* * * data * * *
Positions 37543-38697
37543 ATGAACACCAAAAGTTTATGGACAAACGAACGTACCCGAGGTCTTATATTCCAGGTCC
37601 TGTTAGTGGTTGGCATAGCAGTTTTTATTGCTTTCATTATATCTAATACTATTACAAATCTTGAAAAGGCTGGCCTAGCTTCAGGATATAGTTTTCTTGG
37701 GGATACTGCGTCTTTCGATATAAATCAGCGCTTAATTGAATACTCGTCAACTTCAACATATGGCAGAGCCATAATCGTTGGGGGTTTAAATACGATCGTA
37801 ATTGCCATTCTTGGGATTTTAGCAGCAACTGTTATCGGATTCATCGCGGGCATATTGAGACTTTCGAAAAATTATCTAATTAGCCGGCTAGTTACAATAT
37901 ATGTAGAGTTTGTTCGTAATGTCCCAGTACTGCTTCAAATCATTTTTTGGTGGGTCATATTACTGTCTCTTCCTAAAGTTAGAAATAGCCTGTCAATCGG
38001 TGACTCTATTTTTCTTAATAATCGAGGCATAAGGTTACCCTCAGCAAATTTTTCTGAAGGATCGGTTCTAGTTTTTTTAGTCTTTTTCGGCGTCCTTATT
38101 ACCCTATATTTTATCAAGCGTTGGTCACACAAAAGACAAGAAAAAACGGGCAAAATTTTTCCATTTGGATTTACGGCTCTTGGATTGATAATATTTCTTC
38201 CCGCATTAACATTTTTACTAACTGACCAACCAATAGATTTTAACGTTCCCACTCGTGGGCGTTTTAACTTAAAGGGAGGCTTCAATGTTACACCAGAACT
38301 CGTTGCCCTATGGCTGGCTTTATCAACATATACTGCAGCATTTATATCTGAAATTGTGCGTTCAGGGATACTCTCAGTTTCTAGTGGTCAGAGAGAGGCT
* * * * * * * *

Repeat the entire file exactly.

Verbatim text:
Positions 37543-38697
37543 ATGAACACCAAAAGTTTATGGACAAACGAACGTACCCGAGGTCTTATATTCCAGGTCC
37601 TGTTAGTGGTTGGCATAGCAGTTTTTATTGCTTTCATTATATCTAATACTATTACAAATCTTGAAAAGGCTGGCCTAGCTTCAGGATATAGTTTTCTTGG
37701 GGATACTGCGTCTTTCGATATAAATCAGCGCTTAATTGAATACTCGTCAACTTCAACATATGGCAGAGCCATAATCGTTGGGGGTTTAAATACGATCGTA
37801 ATTGCCATTCTTGGGATTTTAGCAGCAACTGTTATCGGATTCATCGCGGGCATATTGAGACTTTCGAAAAATTATCTAATTAGCCGGCTAGTTACAATAT
37901 ATGTAGAGTTTGTTCGTAATGTCCCAGTACTGCTTCAAATCATTTTTTGGTGGGTCATATTACTGTCTCTTCCTAAAGTTAGAAATAGCCTGTCAATCGG
38001 TGACTCTATTTTTCTTAATAATCGAGGCATAAGGTTACCCTCAGCAAATTTTTCTGAAGGATCGGTTCTAGTTTTTTTAGTCTTTTTCGGCGTCCTTATT
38101 ACCCTATATTTTATCAAGCGTTGGTCACACAAAAGACAAGAAAAAACGGGCAAAATTTTTCCATTTGGATTTACGGCTCTTGGATTGATAATATTTCTTC
38201 CCGCATTAACATTTTTACTAACTGACCAACCAATAGATTTTAACGTTCCCACTCGTGGGCGTTTTAACTTAAAGGGAGGCTTCAATGTTACACCAGAACT
38301 CGTTGCCCTATGGCTGGCTTTATCAACATATACTGCAGCATTTATATCTGAAATTGTGCGTTCAGGGATACTCTCAGTTTCTAGTGGTCAGAGAGAGGCT